51 (number)

51 (fifty-one) is the natural number following 50 and preceding 52.

← 50 51 52 →
Cardinalfifty-one
Ordinal51st
(fifty-first)
Factorization3 × 17
Divisors1, 3, 17, 51
Greek numeralΝΑ´
Roman numeralLI
Binary1100112
Ternary12203
Octal638
Duodecimal4312
Hexadecimal3316

In mathematicsEdit

Fifty-one is a pentagonal number[1] as well as a centered pentagonal number[2] and an 18-gonal number[3] and a Perrin number.[4] It is also the 6th Motzkin number, telling the number of ways to draw non-intersecting chords between any six points on a circle's boundary, no matter where the points may be located on the boundary.[5]

Since the greatest prime factor of 512 + 1 = 2602 is 1301, which is substantially more than 51 twice, 51 is a Størmer number.[6] There are 51 different cyclic Gilbreath permutations on 10 elements,[7] and therefore there are 51 different real periodic points of order 10 on the Mandelbrot set.[8]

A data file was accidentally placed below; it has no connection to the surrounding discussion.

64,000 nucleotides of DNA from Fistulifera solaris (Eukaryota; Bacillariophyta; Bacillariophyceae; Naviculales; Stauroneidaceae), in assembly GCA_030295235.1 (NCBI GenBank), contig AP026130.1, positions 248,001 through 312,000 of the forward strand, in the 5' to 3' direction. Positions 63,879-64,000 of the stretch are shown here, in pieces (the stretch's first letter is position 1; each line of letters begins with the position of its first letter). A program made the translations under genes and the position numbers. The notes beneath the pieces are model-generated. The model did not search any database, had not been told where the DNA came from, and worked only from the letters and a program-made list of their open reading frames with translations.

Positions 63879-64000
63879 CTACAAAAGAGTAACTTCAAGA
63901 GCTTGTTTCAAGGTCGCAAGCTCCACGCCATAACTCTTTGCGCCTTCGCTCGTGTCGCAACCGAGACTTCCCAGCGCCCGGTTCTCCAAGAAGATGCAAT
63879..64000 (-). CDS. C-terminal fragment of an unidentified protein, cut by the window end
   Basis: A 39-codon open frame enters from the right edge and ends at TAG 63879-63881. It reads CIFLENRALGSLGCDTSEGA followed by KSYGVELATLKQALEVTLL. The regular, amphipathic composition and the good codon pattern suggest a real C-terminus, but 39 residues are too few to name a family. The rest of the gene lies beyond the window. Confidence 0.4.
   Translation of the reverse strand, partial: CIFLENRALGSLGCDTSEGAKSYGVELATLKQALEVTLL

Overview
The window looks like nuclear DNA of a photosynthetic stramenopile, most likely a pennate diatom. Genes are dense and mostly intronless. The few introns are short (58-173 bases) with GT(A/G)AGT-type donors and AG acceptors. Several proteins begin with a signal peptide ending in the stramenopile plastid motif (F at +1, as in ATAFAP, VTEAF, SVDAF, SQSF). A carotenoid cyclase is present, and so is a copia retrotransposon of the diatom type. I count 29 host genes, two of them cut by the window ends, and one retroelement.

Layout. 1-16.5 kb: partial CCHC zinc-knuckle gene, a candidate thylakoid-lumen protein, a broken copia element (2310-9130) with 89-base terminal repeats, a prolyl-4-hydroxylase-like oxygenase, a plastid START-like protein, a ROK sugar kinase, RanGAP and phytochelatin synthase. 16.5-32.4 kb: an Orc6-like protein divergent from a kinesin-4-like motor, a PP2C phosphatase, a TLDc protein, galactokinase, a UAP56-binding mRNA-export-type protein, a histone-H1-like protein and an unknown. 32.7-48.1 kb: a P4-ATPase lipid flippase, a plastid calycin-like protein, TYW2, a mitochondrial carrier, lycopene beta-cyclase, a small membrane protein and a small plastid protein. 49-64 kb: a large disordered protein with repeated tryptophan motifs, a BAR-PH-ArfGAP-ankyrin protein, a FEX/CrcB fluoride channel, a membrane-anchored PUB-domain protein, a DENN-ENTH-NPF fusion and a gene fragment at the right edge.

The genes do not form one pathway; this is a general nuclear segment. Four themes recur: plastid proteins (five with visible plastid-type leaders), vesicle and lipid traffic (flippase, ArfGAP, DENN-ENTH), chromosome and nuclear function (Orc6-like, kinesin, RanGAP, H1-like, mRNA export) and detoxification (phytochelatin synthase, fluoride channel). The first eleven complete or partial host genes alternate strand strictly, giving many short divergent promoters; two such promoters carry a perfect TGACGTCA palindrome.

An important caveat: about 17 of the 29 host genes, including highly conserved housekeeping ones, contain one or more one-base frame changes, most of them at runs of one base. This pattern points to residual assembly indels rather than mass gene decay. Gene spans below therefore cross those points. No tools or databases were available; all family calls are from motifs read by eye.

Since 51 is the product of the distinct Fermat primes 3 and 17, a regular polygon with 51 sides is constructible with compass and straightedge, the angle π/51 is constructible, and the number cos π/51 is expressible in terms of square roots.

In other fieldsEdit

51 is:

See alsoEdit

ReferencesEdit

  1. ^ "Sloane's A000326 : Pentagonal numbers". The On-Line Encyclopedia of Integer Sequences. OEIS Foundation. Retrieved 2016-05-30.
  2. ^ "Sloane's A005891 : Centered pentagonal numbers". The On-Line Encyclopedia of Integer Sequences. OEIS Foundation. Retrieved 2016-05-30.
  3. ^ "Sloane's A051870 : 18-gonal numbers". The On-Line Encyclopedia of Integer Sequences. OEIS Foundation. Retrieved 2016-05-30.
  4. ^ "Sloane's A001608 : Perrin sequence". The On-Line Encyclopedia of Integer Sequences. OEIS Foundation. Retrieved 2016-05-30.
  5. ^ "Sloane's A001006 : Motzkin numbers". The On-Line Encyclopedia of Integer Sequences. OEIS Foundation. Retrieved 2016-05-30.
  6. ^ "Sloane's A005528 : Størmer numbers". The On-Line Encyclopedia of Integer Sequences. OEIS Foundation. Retrieved 2016-05-30.
  7. ^ Sloane, N. J. A. (ed.). "Sequence A000048". The On-Line Encyclopedia of Integer Sequences. OEIS Foundation.
  8. ^ Diaconis, Persi; Graham, Ron (2012), "Chapter 5: From the Gilbreath Principle to the Mandelbrot Set", Magical Mathematics: the mathematical ideas that animate great magic tricks, Princeton University Press, pp. 61–83.